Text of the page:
Location: New Bedford Ma.

    JLIMA crazed throttleman

    $4.24 this morning......
     
  8. makobuilders
    Joined: Feb 2009
    Posts: 131
    Likes: 4, Points: 18, Legacy Rep: 10
    Location: Atlanta, USA

    makobuilders Member

    :eek: WOW. If I'm ever gunna bring this thing back home to America then I oughta think of something a bit more fuel efficient. Perhaps 4.24times more fuel efficient!!
     
  9. Easy Rider
    Joined: Oct 2009
    Posts: 920
    Likes: 46, Points: 0, Legacy Rep: 732
    Location: NW Washington State USA

    Easy Rider Senior Member

    Anything to excess is … well .. EXCESS.
     
  10. FAST FRED
    Joined: Oct 2002
    Posts: 4,519
    Likes: 110, Points: 63, Legacy Rep: 1009
    Location: Conn in summers , Ortona FL in winter , with big d

    FAST FRED Senior Member

    Might be worthwhile to tow a huge bladder of fuel for USA cruising.

    In a few years USA Diesel should be well under $2.00, but it will be a while., so bring enough to cruise till 2020!
     
  11. WestVanHan
    Joined: Aug 2009
    Posts: 1,374
    Likes: 56, Points: 0, Legacy Rep: 746
    Location: Vancouver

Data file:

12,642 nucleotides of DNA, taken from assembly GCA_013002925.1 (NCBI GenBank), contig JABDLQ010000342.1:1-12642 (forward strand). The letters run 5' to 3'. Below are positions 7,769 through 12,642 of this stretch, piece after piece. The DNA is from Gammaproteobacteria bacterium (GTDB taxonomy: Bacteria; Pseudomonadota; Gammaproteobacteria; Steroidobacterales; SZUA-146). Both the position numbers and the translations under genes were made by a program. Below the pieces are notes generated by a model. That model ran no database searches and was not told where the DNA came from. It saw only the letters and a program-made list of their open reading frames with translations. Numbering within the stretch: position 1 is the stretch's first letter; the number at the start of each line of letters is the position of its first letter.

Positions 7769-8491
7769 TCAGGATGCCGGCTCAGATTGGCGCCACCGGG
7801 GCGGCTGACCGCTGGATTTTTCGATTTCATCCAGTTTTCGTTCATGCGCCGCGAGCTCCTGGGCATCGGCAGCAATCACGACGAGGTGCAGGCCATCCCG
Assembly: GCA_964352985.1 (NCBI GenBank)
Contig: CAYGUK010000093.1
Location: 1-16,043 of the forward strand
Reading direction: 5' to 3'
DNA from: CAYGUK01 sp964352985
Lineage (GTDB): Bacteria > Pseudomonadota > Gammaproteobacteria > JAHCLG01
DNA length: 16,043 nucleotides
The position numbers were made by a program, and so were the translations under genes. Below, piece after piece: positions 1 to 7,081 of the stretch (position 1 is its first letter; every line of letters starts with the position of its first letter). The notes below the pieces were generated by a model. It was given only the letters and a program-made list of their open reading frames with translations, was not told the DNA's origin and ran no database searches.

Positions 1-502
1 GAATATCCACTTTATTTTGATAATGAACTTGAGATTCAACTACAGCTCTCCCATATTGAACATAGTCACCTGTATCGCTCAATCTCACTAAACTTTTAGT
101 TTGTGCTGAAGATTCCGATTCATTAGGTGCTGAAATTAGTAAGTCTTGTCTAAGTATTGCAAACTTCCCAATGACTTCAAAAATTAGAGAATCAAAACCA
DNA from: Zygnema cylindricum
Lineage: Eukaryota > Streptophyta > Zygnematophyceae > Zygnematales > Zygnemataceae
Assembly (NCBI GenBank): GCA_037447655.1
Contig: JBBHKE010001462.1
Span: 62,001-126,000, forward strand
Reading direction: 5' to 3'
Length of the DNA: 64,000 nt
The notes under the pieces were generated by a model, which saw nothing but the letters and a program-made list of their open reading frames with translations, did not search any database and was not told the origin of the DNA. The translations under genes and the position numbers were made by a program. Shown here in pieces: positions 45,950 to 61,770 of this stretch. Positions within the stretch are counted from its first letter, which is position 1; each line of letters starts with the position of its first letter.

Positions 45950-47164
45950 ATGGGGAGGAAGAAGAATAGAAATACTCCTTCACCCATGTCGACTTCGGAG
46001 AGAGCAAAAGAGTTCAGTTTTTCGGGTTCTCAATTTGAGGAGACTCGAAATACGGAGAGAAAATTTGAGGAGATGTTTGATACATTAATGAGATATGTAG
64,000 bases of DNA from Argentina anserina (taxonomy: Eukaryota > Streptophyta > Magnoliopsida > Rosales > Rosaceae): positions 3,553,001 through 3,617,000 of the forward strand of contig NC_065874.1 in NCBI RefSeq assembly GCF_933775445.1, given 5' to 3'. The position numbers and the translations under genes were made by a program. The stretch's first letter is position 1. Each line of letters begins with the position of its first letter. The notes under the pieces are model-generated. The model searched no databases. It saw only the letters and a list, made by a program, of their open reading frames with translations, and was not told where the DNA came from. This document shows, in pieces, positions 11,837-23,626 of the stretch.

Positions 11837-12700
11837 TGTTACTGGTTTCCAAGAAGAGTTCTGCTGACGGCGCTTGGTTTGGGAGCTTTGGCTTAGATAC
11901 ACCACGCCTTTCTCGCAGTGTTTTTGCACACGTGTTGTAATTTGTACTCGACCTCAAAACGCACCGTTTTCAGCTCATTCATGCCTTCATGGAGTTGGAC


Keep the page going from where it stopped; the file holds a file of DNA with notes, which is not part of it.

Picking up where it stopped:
WestVanHan Not a Senior Member

    This name and boat sparks a memory- in passing by the Broughton Archipelago a few years ago...lots of blue trim on her?
     
  12. Tad
    Joined: Mar 2002
    Posts: 2,307
    Likes: 191, Points: 73, Legacy Rep: 2281
    Location: Flattop Islands

    Tad Boat Designer

  13. Easy Rider
    Joined: Oct 2009
    Posts: 920
    Likes: 46, Points: 0, Legacy Rep: 732
    Location: NW Washington State USA

    Easy Rider Senior Member

    UM must be very inefficient. Obviously below hull speed and making a lot of fuss creating her big wake.

    Nice picture though.
     
  14. Tad
    Joined: Mar 2002
    Posts: 2,307
    Likes: 191, Points: 73, Legacy Rep: 2281
    Location: Flattop Islands

    Tad Boat Designer

    I should ad a note that Ursa Major is a Malahide Trawler, built in Dublin Ireland. A Romsdal trawler would be a boat built in the Romsdal district of Norway, a very different thing. The Romsdal is a more refined boat, almost delicate along side the just plain massive Malahides.
     

  15. Westfield 11
    Joined: Apr 2008
    Posts: 215
    Likes: 8, Points: 0, Legacy Rep: 95
    Location: Los Angeles

    Westfield 11 Senior Member

    Good point Tad, it had completely slipped my mind that she was a Malahide. An Irish build IIRC and not Norwegian. I guess the similar look caused me confusion.

    Massive is a good word to describe her, I recall commenting on the 300# Navy style annchor: Captain Ron (really!) responded that "Ursa doesn't anchor, she moors!".
     
Loading...
Similar Threads
  1. brendan gardam
    Replies:
    15
    Views:
    1,081
Forum posts represent the experience, opinion, and view of individual users. Boat Design Net does not necessarily endorse nor share the view of each individual post.
When making potentially dangerous or financial decisions, always employ and consult appropriate professionals. Your circumstances or experience may be different.